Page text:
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Semafor LogoLiz Hoffman, Bradley Saacks, and Louise Matsakis
business

FTX ditched by Binance while also losing most of its legal and compliance staff

Liz and Bradley write Semafor's business newsletter (sign up here!) Louise is a technology reporter for Semafor — get that newsletter here.

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Title iconThe Scoop

FTX plunged deeper into chaos Wednesday when rival crypto exchange Binance, after seeing the depths of FTX's financial problems, backed out on a plan to buy it.

“The issues are beyond our control or ability to help,” a spokesman for Binance said, citing unspecified problems it had uncovered in its examination of FTX's books and news reports about “mishandled customer funds and alleged US agency investigations.” The Wall Street Journal first reported Binance's intention to back out on a deal that was hastily announced on Tuesday as FTX's problems worsened and would have combined two of the biggest exchanges for digital assets.

One challenge: Most of FTX’s legal and compliance staff quit Tuesday evening, people familiar with the matter told Semafor, leaving few executives who could answer questions that now loom large over the firm.

The problems for FTX began on Sunday, when Binance said it would offload hundreds of millions of dollars of FTT, a token FTX created that gives holders a discount on its trading fees. That forced the exchange to sell the assets backing that token to meet redemptions, creating a classic bank-like run that spurred a liquidity crunch at FTX.

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Semafor reported yesterday that FTX sought a bailout of more than $1 billion from Silicon Valley and Wall Street billionaires hours before it announced it secured emergency financing from Binance.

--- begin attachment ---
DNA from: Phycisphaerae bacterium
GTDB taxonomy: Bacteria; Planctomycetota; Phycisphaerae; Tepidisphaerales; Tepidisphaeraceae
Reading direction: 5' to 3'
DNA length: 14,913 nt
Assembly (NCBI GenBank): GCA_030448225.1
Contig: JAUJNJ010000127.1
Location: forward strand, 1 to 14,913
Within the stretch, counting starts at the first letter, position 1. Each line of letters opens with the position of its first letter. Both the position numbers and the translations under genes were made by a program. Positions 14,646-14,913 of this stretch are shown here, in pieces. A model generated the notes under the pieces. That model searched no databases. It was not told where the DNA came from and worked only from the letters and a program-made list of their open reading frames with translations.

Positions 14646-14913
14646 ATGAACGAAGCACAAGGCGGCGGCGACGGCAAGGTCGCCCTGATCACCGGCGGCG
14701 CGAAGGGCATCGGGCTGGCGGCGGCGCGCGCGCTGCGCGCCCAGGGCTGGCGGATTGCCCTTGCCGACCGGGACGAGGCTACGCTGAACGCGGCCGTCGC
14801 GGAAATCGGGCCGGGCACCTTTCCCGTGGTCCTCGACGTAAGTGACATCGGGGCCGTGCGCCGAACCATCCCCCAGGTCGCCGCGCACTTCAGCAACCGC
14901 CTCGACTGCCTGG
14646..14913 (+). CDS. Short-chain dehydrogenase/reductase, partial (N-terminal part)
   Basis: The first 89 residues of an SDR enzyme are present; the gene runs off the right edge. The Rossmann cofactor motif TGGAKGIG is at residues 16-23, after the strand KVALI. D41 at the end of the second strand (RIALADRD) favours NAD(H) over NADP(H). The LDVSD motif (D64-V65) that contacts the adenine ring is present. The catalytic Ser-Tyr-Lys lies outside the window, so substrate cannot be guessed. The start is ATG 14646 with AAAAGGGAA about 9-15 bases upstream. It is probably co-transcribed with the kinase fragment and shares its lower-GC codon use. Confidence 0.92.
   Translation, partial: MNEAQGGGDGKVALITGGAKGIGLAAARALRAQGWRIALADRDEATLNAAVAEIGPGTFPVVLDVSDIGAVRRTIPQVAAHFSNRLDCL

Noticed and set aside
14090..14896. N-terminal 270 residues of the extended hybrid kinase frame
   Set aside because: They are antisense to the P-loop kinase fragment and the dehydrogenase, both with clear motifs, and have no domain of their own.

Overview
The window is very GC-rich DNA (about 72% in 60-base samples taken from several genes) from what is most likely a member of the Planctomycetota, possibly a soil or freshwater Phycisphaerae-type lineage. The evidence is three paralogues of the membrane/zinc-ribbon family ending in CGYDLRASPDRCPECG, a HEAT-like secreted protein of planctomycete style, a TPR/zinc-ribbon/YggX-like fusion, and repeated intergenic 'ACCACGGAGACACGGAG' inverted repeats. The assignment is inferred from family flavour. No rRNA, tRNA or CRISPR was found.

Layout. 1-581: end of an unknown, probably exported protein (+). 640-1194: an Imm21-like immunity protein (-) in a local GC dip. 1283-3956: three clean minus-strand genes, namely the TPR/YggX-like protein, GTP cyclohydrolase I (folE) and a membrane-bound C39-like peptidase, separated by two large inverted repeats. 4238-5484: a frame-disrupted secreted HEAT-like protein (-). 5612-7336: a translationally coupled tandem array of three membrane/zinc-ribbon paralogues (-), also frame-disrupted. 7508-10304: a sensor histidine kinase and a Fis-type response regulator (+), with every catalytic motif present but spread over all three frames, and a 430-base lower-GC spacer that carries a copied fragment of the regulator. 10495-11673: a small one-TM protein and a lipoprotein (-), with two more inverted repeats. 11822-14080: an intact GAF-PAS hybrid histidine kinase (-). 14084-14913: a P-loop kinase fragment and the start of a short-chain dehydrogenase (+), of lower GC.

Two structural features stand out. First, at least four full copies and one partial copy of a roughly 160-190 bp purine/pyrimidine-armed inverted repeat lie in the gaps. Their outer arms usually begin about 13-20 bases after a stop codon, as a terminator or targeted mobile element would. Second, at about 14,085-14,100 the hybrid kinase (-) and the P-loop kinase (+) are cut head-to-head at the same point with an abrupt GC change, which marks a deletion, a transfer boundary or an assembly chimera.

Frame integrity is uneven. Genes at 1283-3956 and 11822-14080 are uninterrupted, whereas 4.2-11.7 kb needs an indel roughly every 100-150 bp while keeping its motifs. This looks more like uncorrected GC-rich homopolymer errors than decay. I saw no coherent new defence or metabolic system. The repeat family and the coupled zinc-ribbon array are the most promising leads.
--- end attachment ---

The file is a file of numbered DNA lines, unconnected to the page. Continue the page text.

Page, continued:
Meanwhile, the websites of FTX, FTX Ventures and Alameda Research, the crypto trading fund founded by FTX CEO Sam Bankman-Fried, were offline or displaying errors as of Wednesday. The site for FTX.US, a separate entity for U.S. users, remains functional.

The CEO of Alameda research and a spokesman for FTX didn’t immediately return requests for comment. Bankman-Fried is an investor in Semafor.

FTT value chart
undefined headshotBradley's view

The smart money looks really dumb right now.

In September, an article on Sequoia Capital's website said that Bankman-Fried was playing League of Legends on his computer during a Zoom pitch to the venture capital firm’s partners.

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But they loved him so much that they — and other Silicon Valley stalwarts like Paradigm — pumped hundreds of millions of dollars into his enterprise, which now appears to be worth pennies on the dollar (in a best-case scenario).

“The success of FTX seems like a foregone conclusion” is how one of many fawning sentences started in the Sequoia story.

Michelle Bailhe Fradin, a Sequoia partner considered to know FTX the best of anyone at the organization, said it was possible he’d be the world’s first trillionaire. According to Bloomberg, he is no longer a billionaire after yesterday.

With all the hype generated in the past three years by crypto, no one has seen their profile — and bank account — soar as quickly as Bankman-Fried. It makes his crash landing that much more painful.

Title iconNotable
  • The U.S. Securities and Exchange Commission and Commodity Futures Trading Commission are investigating FTX, according to Bloomberg. The SEC reportedly began scrutinizing the crypto exchange months ago.
Title iconContact

Want to pass along a tip or feedback? Write to us at lhoffman@semafor.com, bsaacks@semafor.com and lmatsakis@semafor.com.

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